Prof. Richard Mithen
WebsiteFood and Health Programme
I lead the Food and Health programme. My own research interests are in how diets rich in cruciferous vegetables, such as broccoli, can reduce the risk of certain cancers and cardiovascular disease.
Accumulation of palmitoylcarnitine and its effect on pro-inflammatory pathways and calcium influx in prostate cancer
Publisher’s version: 10.1002/pros.23222
Biosynthesis and Accumulation of Sulphur Compounds in white radish during the first three days of spouting
Bulletin UASVM Food Science and Technology 2 p72
Publisher’s version: 10.15835/buasvmcn-fst:11468
Tharsini Sivapalan is attending Parliament to present her bioscience research to a range of politicians and a panel of expert judges, as part of STEM for BRITAIN on Monday 13 Marchmore +
Sunday’s BBC Countryfile programme on October 25 included a feature on a variety of broccoli bred to contain higher levels of a compound called glucoraphanin.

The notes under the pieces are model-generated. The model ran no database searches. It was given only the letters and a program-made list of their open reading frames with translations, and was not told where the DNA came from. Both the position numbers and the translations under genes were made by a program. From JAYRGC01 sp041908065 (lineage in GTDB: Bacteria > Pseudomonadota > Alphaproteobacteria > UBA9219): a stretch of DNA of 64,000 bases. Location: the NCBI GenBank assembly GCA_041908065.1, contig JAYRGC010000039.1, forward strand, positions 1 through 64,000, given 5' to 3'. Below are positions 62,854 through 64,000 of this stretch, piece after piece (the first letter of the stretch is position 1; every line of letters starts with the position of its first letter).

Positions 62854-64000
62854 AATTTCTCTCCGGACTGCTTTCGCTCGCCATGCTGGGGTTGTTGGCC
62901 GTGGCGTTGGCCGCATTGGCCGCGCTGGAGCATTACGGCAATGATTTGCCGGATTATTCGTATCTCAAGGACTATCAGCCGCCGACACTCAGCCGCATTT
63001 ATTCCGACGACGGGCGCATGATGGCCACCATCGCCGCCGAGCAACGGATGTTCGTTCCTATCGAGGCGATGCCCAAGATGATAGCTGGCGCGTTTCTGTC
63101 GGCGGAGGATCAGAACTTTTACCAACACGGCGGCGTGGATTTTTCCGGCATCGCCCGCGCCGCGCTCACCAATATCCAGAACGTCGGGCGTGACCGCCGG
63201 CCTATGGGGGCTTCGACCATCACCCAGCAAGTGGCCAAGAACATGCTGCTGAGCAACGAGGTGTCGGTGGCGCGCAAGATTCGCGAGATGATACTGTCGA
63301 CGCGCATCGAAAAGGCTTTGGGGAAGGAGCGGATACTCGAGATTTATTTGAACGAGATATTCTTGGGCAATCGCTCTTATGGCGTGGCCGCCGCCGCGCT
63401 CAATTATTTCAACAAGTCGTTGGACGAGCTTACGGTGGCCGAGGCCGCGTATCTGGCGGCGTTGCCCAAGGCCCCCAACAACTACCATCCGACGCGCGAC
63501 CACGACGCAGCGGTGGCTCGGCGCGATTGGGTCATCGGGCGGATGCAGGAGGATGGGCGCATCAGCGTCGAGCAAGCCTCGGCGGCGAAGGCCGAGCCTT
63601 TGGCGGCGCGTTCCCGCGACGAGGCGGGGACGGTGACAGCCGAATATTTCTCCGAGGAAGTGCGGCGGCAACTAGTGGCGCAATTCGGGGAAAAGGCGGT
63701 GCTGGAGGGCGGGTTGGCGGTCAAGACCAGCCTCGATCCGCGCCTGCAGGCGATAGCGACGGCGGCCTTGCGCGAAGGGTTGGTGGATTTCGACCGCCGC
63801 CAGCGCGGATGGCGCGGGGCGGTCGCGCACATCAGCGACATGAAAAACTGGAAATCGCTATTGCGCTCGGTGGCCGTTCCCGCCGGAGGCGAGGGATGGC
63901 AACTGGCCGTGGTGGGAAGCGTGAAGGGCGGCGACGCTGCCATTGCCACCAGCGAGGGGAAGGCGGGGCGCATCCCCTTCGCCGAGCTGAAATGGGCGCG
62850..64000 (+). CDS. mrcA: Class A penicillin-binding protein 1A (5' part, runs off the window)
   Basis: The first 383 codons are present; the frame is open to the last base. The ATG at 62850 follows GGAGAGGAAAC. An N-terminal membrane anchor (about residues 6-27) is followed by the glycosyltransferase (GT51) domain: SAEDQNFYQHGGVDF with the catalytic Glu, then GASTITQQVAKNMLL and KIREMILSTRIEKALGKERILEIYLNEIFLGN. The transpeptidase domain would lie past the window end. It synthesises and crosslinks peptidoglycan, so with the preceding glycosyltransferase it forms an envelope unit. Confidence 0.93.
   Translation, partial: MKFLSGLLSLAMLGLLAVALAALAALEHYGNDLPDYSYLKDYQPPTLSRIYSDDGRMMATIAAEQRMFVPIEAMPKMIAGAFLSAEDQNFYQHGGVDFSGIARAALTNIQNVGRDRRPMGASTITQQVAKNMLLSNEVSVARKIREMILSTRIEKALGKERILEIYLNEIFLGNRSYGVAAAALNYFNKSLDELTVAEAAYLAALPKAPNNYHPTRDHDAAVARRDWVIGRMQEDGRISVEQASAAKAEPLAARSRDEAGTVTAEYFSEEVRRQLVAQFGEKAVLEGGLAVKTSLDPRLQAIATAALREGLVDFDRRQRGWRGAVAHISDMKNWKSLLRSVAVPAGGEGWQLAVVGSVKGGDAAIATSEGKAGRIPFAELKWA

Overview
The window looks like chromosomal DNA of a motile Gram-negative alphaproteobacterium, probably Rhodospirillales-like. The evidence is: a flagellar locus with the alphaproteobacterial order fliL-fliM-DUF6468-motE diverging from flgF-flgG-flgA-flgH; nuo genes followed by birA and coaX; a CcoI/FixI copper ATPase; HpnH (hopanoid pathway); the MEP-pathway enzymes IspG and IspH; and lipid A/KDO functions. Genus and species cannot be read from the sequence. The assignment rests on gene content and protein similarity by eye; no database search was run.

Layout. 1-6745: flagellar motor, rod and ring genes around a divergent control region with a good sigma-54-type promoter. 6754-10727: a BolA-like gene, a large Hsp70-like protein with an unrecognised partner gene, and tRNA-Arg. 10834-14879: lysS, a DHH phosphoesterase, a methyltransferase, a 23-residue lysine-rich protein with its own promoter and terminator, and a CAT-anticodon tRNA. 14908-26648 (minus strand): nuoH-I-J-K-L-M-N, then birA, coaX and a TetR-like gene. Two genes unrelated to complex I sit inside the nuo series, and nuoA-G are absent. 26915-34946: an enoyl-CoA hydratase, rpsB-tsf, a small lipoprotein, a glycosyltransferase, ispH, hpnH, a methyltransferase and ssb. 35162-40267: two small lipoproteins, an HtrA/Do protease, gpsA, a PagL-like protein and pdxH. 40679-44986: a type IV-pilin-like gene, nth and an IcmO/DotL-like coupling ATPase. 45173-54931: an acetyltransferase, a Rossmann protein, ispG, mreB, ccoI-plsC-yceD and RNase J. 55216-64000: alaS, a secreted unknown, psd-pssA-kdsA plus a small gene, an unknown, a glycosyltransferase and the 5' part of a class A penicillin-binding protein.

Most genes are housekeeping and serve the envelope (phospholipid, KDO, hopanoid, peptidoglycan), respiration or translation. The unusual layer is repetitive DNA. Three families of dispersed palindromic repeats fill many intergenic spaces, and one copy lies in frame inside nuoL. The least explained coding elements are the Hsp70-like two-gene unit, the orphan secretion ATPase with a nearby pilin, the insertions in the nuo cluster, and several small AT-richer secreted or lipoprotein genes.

Research from human trials with 130 volunteers published earlier this year, showed that including this broccoli in the diet for 12 weeks reduced the levels of LDL-cholesterol by an average of about 6%.more +
Including a new broccoli variety in the diet reduces blood cholesterol levels by around 6%, according to the results of human trials led by the Institute of Food Research.more +
If you are aged 18-50 and live within 40 miles of Norwich, then we need your help on the ‘Effects of Brassica on human gut Lactobacilli’ study.more +
Beneforté superbroccoli has been conventionally bred to contain 2-3 times the levels of naturally occurring compound called glucoraphanin, and has been developed by British science at the Institute of Food Research and the John Innes Centre. Research suggests this could help to maintain cardiovascular health and to reduce the risk of some forms of cancer.more +